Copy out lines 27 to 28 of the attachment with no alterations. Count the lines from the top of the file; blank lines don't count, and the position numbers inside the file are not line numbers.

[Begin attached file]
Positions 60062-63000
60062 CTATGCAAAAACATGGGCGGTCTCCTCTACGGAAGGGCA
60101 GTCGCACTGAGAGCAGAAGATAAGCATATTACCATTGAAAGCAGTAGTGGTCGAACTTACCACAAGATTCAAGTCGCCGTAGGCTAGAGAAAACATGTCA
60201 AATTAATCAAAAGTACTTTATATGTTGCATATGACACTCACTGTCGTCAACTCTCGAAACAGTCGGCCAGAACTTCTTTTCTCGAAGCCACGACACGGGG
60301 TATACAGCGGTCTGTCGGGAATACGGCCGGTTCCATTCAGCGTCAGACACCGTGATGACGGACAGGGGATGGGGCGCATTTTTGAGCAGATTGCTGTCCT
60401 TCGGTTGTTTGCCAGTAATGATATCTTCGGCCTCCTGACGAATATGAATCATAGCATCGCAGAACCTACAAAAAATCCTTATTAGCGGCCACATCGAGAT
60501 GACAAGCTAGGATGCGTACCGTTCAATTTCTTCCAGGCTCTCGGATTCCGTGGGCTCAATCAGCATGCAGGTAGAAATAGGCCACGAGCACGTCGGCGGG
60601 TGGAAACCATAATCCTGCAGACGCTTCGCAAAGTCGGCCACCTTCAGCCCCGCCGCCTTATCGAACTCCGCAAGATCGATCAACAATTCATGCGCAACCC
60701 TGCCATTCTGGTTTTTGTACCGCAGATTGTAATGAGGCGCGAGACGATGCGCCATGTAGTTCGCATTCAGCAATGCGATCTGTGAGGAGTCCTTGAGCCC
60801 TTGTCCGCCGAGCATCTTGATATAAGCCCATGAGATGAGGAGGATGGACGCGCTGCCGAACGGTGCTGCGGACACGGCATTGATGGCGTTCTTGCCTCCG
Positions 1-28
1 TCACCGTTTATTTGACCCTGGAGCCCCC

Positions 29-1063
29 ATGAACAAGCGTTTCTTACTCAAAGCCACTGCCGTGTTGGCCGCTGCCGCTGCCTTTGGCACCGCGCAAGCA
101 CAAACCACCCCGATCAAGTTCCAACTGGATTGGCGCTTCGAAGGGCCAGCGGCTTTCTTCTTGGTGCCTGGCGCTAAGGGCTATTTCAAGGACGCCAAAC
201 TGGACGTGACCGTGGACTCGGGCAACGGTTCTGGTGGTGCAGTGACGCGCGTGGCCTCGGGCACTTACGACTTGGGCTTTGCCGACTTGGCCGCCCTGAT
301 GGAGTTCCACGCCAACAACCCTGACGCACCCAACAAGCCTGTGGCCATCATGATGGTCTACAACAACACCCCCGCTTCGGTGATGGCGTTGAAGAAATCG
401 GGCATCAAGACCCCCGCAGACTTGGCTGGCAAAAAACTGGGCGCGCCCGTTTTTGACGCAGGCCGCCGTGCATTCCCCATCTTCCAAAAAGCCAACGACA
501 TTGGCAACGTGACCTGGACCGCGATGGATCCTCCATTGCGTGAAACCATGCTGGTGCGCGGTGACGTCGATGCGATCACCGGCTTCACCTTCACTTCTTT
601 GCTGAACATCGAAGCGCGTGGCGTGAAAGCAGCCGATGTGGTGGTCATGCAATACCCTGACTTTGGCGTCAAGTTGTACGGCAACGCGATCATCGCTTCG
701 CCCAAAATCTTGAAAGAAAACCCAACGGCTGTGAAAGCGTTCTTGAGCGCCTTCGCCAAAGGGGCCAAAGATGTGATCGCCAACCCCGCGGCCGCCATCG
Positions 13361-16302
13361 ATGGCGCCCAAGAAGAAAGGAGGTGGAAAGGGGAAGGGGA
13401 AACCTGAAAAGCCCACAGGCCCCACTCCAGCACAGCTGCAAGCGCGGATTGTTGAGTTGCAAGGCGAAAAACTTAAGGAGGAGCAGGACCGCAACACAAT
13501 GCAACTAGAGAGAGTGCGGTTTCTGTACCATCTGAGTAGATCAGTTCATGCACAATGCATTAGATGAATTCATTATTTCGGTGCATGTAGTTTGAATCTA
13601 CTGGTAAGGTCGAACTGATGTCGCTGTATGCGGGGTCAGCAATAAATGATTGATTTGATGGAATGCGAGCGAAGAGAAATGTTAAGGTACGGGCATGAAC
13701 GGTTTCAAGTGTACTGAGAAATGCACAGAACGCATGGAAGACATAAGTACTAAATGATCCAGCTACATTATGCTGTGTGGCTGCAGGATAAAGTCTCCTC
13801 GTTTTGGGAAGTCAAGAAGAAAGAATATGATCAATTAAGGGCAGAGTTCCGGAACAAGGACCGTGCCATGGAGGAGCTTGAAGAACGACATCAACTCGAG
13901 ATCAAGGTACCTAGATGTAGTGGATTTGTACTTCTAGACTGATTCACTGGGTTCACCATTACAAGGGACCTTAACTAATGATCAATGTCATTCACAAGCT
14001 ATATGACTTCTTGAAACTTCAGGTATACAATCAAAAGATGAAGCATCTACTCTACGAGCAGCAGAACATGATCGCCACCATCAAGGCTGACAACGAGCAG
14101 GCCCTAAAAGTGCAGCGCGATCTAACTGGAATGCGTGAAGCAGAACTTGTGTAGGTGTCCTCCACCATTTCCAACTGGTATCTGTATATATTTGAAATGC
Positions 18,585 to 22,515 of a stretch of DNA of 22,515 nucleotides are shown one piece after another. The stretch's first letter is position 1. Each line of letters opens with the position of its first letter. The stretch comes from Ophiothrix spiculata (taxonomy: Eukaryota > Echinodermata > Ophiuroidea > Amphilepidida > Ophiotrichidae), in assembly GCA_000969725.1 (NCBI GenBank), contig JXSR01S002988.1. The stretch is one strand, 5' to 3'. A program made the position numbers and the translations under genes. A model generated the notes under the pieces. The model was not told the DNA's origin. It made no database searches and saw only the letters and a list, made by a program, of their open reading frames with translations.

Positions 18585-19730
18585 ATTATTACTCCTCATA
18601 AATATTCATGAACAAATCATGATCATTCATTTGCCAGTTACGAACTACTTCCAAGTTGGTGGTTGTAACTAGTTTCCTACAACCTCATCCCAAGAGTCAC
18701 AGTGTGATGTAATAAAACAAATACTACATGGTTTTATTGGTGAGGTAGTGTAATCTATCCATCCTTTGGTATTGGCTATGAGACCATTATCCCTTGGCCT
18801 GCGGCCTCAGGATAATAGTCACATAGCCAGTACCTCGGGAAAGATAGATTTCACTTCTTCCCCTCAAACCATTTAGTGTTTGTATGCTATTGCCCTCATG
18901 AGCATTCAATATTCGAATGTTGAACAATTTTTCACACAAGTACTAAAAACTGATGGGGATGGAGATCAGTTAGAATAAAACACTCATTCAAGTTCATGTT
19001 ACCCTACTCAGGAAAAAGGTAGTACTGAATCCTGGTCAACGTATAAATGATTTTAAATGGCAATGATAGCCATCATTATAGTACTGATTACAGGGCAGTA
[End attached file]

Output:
13701 GGTTTCAAGTGTACTGAGAAATGCACAGAACGCATGGAAGACATAAGTACTAAATGATCCAGCTACATTATGCTGTGTGGCTGCAGGATAAAGTCTCCTC
13801 GTTTTGGGAAGTCAAGAAGAAAGAATATGATCAATTAAGGGCAGAGTTCCGGAACAAGGACCGTGCCATGGAGGAGCTTGAAGAACGACATCAACTCGAG